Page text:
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Poetry and Medicine
July 21, 1999

Home Visit

Author Affiliations

Edited by Charlene Breedlove, Associate Editor.

JAMA. 1999;282(3):217. doi:10.1001/jama.282.3.217

We follow a blue Ford tractor pulling a wagon
and moving slowly, scattering straw like exhaust,
Southside Virginia in July, still haying season,
so hot the haze shimmies on the asphalt,
June bugs strafe the windshield,
the afternoon breeze a warm sponge.
The nurse is the guide, telling me
how to greet other drivers,
lift two fingers from the steering wheel,
only two, show some restraint;
where to park—don't crowd the son-in-law
who's not even home, still lord of the roost;
watch out for the dog, stretching a yawn,
scored ribs settling on a minor chord;
who's who as we edge through the home
front porch to back, generations ungapped,
no work, no school, no a/c; fans whir,
TV promises a better life.
We reach the kitchen and in the pantry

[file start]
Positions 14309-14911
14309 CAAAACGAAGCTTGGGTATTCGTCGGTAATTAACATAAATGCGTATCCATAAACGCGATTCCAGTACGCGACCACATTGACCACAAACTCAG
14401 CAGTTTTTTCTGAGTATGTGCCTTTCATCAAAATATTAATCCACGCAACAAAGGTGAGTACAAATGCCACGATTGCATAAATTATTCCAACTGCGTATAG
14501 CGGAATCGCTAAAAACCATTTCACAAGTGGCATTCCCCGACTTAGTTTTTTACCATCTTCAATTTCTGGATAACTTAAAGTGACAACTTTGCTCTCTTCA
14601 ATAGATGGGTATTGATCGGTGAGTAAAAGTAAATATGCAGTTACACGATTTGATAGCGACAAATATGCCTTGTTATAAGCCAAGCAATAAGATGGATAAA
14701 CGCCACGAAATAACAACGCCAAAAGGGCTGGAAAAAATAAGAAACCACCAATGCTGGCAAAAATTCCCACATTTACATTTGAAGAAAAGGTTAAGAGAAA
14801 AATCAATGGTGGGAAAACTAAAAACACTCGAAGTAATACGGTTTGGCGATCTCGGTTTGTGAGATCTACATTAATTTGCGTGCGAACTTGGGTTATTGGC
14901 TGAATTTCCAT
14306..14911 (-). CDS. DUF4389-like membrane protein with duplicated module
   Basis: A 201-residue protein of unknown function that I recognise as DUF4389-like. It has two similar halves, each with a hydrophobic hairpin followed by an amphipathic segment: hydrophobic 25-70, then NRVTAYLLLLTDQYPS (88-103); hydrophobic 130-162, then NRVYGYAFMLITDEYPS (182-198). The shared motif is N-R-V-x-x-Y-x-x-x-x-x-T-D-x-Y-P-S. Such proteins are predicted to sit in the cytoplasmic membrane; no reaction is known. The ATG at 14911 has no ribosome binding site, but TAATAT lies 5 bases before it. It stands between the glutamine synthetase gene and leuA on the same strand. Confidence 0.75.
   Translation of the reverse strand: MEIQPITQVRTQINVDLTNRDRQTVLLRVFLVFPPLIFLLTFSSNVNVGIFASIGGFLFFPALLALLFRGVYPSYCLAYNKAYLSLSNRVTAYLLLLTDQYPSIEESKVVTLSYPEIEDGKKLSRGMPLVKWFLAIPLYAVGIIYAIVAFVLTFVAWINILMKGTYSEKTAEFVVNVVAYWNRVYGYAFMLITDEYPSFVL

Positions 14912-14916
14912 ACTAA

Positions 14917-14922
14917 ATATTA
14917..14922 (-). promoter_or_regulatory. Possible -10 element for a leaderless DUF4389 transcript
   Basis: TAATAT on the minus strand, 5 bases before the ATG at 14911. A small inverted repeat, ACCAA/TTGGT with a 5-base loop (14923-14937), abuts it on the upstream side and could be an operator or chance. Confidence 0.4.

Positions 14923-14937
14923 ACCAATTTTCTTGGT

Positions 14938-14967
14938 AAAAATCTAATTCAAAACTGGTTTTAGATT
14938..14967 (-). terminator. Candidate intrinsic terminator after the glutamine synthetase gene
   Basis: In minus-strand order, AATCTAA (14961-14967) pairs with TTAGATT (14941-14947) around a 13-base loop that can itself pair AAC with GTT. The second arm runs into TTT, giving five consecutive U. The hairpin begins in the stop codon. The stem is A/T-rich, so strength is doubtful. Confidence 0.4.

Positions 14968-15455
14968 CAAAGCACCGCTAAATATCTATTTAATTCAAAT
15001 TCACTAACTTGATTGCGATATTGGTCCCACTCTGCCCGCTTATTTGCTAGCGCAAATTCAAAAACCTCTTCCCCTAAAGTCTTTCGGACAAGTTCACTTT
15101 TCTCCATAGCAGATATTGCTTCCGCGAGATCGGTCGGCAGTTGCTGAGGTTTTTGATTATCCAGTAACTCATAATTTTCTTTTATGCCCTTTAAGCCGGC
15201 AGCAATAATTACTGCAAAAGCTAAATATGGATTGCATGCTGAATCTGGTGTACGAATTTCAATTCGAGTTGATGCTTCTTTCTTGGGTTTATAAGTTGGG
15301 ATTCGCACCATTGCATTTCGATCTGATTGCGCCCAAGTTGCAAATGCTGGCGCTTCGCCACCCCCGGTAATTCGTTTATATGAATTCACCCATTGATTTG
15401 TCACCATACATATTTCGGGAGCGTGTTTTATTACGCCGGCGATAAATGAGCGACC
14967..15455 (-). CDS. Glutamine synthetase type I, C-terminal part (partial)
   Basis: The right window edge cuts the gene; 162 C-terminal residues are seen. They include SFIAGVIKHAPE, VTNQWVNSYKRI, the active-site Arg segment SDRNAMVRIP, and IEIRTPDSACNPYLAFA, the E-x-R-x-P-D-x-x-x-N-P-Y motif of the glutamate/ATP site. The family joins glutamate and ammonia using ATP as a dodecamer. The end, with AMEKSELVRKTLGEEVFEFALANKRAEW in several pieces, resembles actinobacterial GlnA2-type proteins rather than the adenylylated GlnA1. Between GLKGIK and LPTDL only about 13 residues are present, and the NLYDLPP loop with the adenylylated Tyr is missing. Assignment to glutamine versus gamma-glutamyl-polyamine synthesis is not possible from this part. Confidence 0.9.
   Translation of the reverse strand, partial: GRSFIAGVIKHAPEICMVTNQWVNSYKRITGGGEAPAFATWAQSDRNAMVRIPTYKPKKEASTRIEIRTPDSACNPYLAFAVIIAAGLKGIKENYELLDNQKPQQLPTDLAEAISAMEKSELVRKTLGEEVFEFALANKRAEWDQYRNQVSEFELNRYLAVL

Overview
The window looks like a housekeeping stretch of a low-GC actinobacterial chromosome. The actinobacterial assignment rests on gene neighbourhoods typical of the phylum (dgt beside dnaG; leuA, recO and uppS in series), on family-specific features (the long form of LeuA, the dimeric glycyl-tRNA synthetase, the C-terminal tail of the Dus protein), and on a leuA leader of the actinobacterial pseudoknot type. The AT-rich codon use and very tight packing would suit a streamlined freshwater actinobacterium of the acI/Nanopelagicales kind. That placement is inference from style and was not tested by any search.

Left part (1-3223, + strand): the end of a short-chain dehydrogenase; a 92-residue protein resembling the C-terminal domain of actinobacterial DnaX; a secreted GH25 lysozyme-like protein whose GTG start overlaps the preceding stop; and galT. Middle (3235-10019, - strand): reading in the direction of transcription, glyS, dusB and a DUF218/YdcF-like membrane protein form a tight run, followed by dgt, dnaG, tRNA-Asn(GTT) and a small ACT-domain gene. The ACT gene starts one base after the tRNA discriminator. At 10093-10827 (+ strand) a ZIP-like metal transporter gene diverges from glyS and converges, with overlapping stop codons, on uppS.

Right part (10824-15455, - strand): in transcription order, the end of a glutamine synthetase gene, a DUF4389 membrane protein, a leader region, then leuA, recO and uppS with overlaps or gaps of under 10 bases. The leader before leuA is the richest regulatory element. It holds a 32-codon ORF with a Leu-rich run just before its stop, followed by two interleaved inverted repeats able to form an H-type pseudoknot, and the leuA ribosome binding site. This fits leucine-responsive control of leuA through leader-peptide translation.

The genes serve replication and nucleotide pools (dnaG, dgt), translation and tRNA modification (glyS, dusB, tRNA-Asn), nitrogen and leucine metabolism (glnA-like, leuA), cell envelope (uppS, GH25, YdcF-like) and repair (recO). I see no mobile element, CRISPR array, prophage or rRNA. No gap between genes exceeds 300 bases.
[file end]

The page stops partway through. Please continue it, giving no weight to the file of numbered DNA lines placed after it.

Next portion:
an old woman with electric hair
and petrified eyes hums a gospel,
she's expecting Jesus, sweet Jesus.
Surrounded by mason jars
and the sterile paraphernalia of age,
she welcomes us, more peas in the pod.
Light and air succumb to odors
fresh and stale, cooking and human.
The bed points to a screen door,
a mowed field ends at the sky,
crows crackle, the sun beckons.
Later we admire a huge cabbage,
king of the garden, peerless in the weeds.
The nurse and the daughter discuss the future,
old friends sharing summer plans, arms folded,
squinting in the sunshine, staring at the ground.
I'm there to listen and agree,
there's some shade and the breeze will last.